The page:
Preventing alcohol problems at work
Recent research has shown that the most effective way to prevent alcohol-related problems at work is to develop and implement a workplace alcohol policy in consultation with everyone who will be affected by it. The aim of the policy should be to eliminate or reduce the hazards associated with alcohol use and work in a way that is consistent and fair to everyone. The policy should be part of an overall occupational health and safety strategy and focus on prevention, education, counselling and rehabilitation.
During the development of an alcohol policy, it is important to identify the factors at work that can contribute to harmful alcohol use and aim to eliminate or reduce them. Look at management style, work practices, shift work and deadlines, equipment design, general health and safety and whether there are issues of discrimination and/or harassment. Failure to address work factors will hamper the successful implementation of the policy.
Alcohol testing at work
In recent years, the issue of alcohol and drug testing at work using equipment such as breathalyzers has been gaining prominence. For information on breathalyzers for your workplace, feel free to contact Andatech.
Advocates of testing at work claim that random testing at work will reduce the impact of alcohol in the workplace. In reality, the introduction of alcohol or drug testing into a workplace raises a number of practical, legal and ethical issues and may create more problems than it solves.
Conventus Law provides the following advice regarding alcohol testing at work:
There is no legislation specifically addressing the issue of mandatory alcohol/drug testing on employees. The Guidelines suggest that drug and alcohol testing can be implemented by employers, but employers are advised to have written procedures for testing and managing employees who have tested positive, as well as the process to challenge any test result.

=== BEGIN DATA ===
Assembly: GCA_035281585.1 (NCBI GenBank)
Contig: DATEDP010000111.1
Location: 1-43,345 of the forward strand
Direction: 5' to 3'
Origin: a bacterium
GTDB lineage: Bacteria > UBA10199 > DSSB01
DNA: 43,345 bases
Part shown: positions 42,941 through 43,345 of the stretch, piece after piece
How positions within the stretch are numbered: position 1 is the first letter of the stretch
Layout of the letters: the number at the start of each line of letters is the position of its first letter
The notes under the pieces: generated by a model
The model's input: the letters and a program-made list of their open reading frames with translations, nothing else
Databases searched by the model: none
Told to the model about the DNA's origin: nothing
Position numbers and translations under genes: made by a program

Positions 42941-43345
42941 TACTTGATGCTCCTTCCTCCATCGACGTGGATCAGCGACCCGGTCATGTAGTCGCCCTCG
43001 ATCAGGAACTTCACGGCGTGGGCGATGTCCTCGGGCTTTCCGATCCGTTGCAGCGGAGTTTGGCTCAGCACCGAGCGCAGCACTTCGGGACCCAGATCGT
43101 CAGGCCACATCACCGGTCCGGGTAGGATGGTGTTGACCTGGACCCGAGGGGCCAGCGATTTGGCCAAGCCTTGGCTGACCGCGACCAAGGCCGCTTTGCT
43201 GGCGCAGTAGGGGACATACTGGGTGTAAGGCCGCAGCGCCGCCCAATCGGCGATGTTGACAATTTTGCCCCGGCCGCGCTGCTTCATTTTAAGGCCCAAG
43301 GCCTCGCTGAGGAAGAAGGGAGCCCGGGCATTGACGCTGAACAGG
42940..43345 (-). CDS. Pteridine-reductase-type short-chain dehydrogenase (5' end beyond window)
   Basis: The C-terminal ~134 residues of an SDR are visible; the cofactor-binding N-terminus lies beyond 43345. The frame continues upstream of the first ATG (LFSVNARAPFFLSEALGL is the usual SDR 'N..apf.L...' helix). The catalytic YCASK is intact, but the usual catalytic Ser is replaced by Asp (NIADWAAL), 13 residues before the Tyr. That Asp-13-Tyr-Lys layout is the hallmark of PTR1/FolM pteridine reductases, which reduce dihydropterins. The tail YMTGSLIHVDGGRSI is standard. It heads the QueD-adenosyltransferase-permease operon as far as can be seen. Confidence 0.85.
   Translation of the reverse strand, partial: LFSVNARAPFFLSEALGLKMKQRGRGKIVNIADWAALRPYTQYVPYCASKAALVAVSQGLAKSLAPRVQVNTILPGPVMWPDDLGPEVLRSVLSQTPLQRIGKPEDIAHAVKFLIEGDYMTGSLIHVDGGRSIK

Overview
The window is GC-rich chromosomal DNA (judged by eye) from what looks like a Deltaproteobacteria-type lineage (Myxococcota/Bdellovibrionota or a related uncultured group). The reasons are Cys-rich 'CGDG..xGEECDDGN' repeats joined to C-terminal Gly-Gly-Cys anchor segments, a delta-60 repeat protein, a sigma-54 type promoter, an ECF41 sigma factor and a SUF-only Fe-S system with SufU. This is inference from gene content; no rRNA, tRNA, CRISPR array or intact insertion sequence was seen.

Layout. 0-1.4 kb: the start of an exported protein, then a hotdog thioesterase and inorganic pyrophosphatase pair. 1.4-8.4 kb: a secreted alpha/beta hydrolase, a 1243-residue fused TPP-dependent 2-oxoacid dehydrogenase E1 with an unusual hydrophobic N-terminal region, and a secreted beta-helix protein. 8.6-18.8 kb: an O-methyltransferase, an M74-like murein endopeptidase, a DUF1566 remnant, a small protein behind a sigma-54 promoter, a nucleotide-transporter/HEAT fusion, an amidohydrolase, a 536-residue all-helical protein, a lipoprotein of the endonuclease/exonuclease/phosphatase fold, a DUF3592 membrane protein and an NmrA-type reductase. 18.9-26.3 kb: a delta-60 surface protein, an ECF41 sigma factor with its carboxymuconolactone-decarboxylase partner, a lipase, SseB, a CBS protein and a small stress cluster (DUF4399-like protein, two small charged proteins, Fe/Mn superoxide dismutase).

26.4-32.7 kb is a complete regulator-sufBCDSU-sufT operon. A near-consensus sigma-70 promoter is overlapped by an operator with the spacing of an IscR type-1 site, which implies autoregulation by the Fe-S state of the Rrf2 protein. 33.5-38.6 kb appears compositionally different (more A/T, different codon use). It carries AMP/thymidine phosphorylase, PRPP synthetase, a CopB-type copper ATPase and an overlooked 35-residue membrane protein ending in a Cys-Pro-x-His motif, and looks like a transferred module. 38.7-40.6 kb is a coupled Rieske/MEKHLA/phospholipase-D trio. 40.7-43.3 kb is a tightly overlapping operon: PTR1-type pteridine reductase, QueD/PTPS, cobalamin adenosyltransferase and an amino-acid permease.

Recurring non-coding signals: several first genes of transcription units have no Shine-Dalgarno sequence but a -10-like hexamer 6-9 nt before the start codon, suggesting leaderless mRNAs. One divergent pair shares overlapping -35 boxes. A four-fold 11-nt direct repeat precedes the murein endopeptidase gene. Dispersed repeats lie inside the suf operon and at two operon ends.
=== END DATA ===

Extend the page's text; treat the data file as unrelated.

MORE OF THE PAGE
The Guideline recommends that the policies (in relation to drugs) should be appropriate to the level of risk in the workplace.
Is testing required in any industries?
There are legislative provisions currently in place for specific occupational groups in relation to alcohol consumption in the workplace. For example, legislation provides for the protection of public safety in transport (covering commercial road transport, the railways, civil aviation, marine transport) through restrictions on the use of alcohol and drugs, and mandatory testing.
However, many employers have taken the right step by introducing their own alcohol policy as a preventative measures, using reliable tools such as industrial breathalyzers or fixed type breathalyzers to test employees in the workplace.
Read more on workplace drug and alcohol testing policy>
Can an employee refuse to be tested?
An employee may refuse to be tested. However, depending on the nature of the work and any relevant law and/or existing agreement between the employer and an employee, the refusal may or may not have consequences. If an employee refuses to be tested it should not be assumed that they are intoxicated.